The fairness of EU competition policy has been frequently challenged in the 2000s. It has been argued that the European Commission discriminates against small market companies in its merger assessment. Discussion on the reasons of the alleged discrimination has frequently revolved around the Commission’s method of market delineation in its merger assessment, which would result in a so-called “false positive” or “type I error”. This would imply an incorrect finding of dominant position / the SIEC considerably more often and more easily in mergers between two small market companies, relative to the same sized rivals based on large national markets. Almost as often it has been argued that the method of market delineation should be changed in order to solve the alleged problem.
I have recently argued (Oinonen, M. “Does EU Merger Control Discriminate against Small Market Companies? Diagnosing the Argument with Conclusions”, Kluwer, International Competition Law Series, 2010) that this represents a common misconception of the real cause of – and particularly a viable solution to – the alleged small market problem. The rationalization behind this conclusion is wide in nature and requires both theoretical and practical discussion. In this post, I will put forward some basic thoughts on why we should move on from the market definition argument.
The discussion as to the alleged small market problem is basically analogous to a more common discussion regarding the traditionally heavy role of structural measures in the merger assessment. This has been famously presented in the US Supreme Court’s decision in Eastman Kodak Co. v. Image Technical Services, Inc., et al. in 1992: “[b]ecause market power is often inferred from market share, market definition generally determines the result of the case.” Underlying the argumentation on the small market problem is clearly also a belief that since the merger analysis often relies so heavily on the use of market shares and other structural measures of market power, market definition de facto determines the outcome of the case. This has often been found particularly problematic for the small economies where there are frequently only a few relatively big companies in small oligopolistic markets, in terms of market shares.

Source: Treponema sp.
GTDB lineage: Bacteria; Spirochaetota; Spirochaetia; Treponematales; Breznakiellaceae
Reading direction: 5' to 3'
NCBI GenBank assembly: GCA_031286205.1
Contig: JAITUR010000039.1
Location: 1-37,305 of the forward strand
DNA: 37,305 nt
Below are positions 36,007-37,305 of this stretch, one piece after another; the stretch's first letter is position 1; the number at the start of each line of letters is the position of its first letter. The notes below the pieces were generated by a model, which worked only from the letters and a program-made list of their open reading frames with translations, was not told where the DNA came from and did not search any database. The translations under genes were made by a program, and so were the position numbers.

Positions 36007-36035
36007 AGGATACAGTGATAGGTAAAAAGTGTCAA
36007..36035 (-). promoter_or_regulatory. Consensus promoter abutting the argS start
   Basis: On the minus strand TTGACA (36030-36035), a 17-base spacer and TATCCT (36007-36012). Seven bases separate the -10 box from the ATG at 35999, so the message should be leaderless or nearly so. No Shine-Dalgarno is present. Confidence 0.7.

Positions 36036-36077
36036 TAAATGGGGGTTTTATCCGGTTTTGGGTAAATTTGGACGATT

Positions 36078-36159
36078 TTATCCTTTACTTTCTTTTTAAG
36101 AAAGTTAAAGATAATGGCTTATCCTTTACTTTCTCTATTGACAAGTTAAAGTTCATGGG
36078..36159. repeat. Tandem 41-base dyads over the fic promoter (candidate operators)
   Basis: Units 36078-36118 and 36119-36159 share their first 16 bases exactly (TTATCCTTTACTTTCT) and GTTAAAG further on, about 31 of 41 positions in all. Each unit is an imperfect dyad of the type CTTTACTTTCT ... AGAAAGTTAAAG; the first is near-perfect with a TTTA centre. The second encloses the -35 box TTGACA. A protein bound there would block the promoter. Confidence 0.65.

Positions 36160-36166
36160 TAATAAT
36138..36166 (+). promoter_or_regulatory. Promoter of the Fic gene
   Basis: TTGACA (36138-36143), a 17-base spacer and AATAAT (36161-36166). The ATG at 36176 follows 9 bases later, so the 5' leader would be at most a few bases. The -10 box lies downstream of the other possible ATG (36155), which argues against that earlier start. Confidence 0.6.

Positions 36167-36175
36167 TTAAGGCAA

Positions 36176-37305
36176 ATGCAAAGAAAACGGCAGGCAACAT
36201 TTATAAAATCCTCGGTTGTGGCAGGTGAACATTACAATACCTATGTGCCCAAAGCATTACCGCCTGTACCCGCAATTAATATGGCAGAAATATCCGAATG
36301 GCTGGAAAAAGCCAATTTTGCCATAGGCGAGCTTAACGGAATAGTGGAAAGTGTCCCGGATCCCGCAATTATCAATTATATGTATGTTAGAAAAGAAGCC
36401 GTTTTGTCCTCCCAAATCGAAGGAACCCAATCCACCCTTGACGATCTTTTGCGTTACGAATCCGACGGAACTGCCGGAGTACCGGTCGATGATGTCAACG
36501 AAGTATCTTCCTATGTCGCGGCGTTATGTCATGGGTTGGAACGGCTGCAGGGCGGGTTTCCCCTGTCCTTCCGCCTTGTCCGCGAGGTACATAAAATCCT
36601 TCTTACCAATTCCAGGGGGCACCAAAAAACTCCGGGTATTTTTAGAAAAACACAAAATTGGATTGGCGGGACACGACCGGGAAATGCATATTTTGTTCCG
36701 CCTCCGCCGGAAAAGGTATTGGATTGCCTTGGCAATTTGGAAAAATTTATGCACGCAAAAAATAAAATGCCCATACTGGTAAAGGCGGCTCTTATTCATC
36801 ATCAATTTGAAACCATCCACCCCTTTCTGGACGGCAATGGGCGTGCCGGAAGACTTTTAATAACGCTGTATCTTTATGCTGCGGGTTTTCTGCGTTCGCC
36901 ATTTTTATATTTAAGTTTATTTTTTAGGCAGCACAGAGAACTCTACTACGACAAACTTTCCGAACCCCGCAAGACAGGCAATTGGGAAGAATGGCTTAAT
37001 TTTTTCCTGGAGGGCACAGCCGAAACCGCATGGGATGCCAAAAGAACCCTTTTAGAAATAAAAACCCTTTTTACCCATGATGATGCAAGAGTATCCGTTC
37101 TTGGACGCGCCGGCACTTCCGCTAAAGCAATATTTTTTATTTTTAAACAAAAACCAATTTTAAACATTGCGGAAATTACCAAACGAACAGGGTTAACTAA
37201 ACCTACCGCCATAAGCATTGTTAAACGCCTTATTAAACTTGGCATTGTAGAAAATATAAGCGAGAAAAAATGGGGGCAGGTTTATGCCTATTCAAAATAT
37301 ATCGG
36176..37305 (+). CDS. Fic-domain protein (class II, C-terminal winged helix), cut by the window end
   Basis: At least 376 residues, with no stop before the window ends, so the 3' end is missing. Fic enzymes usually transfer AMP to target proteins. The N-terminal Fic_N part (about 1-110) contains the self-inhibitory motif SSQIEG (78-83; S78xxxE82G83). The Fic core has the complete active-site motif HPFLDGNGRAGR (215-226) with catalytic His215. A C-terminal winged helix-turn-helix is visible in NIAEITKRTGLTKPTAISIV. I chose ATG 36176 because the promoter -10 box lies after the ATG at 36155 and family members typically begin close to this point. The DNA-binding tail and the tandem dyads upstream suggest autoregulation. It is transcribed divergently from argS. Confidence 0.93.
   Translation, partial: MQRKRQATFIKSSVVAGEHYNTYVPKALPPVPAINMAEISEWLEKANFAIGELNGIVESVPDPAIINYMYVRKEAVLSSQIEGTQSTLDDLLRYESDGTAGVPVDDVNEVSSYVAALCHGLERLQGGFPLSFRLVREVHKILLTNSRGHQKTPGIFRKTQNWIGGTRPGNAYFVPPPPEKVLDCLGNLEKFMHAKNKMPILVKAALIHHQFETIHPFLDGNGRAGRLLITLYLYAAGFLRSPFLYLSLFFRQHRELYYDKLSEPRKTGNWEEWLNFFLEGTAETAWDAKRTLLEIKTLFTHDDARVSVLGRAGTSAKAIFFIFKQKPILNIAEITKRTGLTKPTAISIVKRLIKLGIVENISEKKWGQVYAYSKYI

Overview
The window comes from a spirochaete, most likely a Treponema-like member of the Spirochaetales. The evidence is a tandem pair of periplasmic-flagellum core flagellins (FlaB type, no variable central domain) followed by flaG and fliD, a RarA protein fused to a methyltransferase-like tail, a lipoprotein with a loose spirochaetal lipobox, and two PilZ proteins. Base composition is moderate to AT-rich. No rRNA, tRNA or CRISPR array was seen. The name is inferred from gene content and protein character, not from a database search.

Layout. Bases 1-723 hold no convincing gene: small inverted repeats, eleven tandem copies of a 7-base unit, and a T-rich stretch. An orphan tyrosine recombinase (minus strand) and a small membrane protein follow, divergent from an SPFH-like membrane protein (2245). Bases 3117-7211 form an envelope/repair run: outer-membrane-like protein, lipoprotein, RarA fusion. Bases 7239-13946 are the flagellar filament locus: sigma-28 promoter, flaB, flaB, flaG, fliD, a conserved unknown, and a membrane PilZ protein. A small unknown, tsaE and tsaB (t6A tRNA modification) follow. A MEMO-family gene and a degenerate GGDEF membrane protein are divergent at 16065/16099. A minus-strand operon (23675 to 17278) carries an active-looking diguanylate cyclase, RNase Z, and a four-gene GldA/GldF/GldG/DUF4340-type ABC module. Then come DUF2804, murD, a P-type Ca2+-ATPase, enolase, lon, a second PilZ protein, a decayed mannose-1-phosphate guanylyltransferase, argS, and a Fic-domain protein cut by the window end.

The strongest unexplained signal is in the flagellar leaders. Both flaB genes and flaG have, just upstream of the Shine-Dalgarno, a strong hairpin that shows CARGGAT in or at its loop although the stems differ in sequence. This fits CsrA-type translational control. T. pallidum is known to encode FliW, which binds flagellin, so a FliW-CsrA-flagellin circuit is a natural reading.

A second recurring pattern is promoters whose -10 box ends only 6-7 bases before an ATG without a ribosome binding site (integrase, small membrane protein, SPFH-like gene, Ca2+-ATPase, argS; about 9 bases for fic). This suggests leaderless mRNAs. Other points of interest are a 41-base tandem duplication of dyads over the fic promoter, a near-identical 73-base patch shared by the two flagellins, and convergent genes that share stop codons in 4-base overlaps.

This argument has a tempting logic. Market delineation is of course very meaningful to the size of market shares. It is also highly possible that market shares and other concentration indices are given too much weight in the analysis, even in such a manner that ultimately they affect the result of the case too heavily.
I have recently suggested that this would indeed seem to offer one reasonable explanation to the small market problem (Oinonen, 2010). The real problem appears to relate to the false reliance in the analysis on premature conclusions of market power made on the basis of quantified market shares and concentration indices. This does not, however, make the market definition the real source of the alleged problem.
A key question often forgotten regarding the role of market delineation is that even if market shares were de facto that meaningful for the result of the merger analysis, would that make market delineation the real source of the problem? It would not. Namely, if this really was the case – i.e. if the market delineation really proved to be that decisive for the final outcome of the analysis – one should ask that what would that then tell us about the assessment of market power in general? This would mean that, contrary e.g. to the European Commission’s statement in its Horizontal Merger Guidelines, the assessment was not a genuine overall assessment in which market shares and other structural measures were meant as mere preliminary indicators of market power, and would not suffice by themselves to determine the outcome of the case. In practice, market shares would then have determined the result of the analysis – de facto, ended the analysis. Should that really be the case, what would that then tell us about the real cause of the problem?